More cleaning … a lot more.
Even the cleanest of pups is going to make your house messier. Dogs have needs, and unfortunately humans are not always quick enough to recognize that dogs need to go outside to relieve themselves – the result is not pretty. We recommend investing in an array of quick, easy cleaning supplies. Paper towels, wet wipes, carpet cleaner and a vacuum are just a few of the staples that you should have on-hand in the first months with your new dog (and probably from now on).
Dogs shed, even the non-shedding breeds are going to leave some hair around your house. Vacuuming, dusting and mopping are going to be a lot more frequent than they were in your pre-dog life. The good news? Having a pup forces you to stay more organized, stock up on cleaning supplies, and clean the house more often!
Besides the everyday maintenance, remember that new dogs (especially puppies) will make a few disasters, i.e. ripping the turkey off the table and dragging it through the living room, so be patient, prepared, and remember it will end up being a great story that you'll laugh about later.
Checking-in with a living being that needs you.
If you've never had children, pets, or anything else that depends solely on you (succulents don't count), you may be surprised by how much care a dog needs. You have to routinely check-in with your dog to make sure he's eating, drinking, resting and exercising enough. The more you get to know your dog, the easier it will be to recognize when something in his behavior is slightly off, but for the first month, you need to be extra vigilant and attentive. Dogs have specific needs based on their breed and personality, just listen to your pup. Some things will be easy for you to pick up on, like if you take him for a hike and he's panting heavily, make sure you have water ready. Other instances might be more subtle and difficult for you to pinpoint, for example, your dog's sudden urge to destroy all the furniture might be a sign that he's bored and not getting enough physical and mental stimulation. A dog trainer can help you figure out what your dog needs in the first few months. Devices like Whistle can help you relax by offering insight into how much physical activity your dog needs and letting you know where he is at all times, even in the unfortunate event that your dog gets lost.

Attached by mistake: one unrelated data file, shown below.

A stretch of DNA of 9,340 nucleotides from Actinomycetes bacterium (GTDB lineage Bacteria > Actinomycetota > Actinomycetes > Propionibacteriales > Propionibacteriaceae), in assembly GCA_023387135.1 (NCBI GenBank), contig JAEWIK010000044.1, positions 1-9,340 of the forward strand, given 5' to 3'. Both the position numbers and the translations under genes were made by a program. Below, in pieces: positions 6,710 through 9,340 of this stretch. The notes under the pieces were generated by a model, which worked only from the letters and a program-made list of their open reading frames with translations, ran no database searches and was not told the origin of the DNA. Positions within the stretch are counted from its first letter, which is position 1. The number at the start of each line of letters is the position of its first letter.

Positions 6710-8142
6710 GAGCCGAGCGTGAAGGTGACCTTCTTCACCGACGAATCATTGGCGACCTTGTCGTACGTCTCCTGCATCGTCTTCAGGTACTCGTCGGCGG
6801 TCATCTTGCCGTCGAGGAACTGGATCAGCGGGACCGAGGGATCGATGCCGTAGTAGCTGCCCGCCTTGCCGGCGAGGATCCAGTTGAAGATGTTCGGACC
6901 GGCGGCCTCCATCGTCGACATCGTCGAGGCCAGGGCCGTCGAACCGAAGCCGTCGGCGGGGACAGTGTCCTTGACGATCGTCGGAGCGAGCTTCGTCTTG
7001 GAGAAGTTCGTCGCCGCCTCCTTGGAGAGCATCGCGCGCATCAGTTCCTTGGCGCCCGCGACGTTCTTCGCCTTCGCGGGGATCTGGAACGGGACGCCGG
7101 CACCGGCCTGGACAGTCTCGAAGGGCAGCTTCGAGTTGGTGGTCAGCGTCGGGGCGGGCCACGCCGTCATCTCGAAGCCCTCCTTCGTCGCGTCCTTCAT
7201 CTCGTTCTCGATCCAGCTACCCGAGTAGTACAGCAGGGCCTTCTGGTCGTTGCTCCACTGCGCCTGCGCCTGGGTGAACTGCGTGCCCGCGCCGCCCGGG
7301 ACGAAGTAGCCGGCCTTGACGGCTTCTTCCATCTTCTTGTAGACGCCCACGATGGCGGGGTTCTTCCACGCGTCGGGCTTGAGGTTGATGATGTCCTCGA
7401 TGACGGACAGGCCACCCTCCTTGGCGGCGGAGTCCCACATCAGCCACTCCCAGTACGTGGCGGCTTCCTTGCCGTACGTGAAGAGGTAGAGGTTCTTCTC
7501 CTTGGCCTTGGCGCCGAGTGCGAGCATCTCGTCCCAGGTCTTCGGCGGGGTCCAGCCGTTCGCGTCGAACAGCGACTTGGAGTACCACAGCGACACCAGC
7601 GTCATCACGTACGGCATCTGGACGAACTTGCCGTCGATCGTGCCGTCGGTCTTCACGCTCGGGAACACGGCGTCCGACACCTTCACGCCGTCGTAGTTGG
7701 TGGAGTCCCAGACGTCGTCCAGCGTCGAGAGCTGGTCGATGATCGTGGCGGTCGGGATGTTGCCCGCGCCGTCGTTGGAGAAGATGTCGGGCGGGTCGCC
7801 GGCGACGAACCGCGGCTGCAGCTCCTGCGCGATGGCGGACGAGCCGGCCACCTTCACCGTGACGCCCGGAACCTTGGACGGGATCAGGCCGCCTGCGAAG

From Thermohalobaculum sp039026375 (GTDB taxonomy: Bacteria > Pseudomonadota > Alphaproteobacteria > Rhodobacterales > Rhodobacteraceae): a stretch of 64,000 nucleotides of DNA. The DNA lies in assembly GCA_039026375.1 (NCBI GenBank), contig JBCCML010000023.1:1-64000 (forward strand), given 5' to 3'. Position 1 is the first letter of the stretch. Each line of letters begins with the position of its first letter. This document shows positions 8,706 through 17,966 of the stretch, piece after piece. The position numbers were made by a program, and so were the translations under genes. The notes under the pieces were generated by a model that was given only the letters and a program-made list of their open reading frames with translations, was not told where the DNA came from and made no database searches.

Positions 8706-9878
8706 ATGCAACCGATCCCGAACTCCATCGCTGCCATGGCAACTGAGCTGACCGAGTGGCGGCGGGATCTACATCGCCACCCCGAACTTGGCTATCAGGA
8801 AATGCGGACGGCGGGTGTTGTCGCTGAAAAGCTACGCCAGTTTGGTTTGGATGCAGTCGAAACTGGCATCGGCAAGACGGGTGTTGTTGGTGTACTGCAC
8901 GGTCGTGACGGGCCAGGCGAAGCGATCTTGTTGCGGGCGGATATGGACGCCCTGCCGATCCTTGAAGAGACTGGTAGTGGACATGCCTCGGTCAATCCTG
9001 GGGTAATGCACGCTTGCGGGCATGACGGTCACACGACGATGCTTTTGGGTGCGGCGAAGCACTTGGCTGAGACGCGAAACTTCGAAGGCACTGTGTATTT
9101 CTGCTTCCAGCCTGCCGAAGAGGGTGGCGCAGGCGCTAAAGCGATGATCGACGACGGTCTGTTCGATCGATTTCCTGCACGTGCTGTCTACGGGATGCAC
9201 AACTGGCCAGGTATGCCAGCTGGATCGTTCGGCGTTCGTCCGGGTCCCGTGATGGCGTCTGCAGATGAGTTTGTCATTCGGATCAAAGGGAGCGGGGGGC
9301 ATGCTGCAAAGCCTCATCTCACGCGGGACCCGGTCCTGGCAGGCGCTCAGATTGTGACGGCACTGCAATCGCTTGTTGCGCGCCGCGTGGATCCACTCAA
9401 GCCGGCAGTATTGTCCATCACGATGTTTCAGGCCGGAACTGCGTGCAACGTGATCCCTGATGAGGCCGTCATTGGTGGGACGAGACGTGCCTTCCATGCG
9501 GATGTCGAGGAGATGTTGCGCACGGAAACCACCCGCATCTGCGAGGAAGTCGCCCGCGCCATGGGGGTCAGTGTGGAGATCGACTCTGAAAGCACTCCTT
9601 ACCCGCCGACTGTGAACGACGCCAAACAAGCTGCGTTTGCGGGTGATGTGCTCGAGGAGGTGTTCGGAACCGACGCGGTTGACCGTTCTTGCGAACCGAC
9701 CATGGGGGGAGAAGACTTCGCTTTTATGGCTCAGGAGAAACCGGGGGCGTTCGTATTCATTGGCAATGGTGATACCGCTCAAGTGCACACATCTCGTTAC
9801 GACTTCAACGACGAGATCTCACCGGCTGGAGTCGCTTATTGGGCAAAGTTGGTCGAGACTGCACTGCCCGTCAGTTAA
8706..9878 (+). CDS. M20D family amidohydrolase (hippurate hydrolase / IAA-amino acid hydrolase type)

The most important thing to remember in the first days that you have your new dog is that, like anything new, it's going to take some time for you to get used to the new routine and responsibilities of having a dog. Don't worry that you're doing everything wrong or that you won't be able to adjust, it's normal and it will get easier as you get to know your dog. The joy and companionship your dog offers is going to far outweigh any of the inconveniences that may come about as a pet parent.
Feb 7, 2017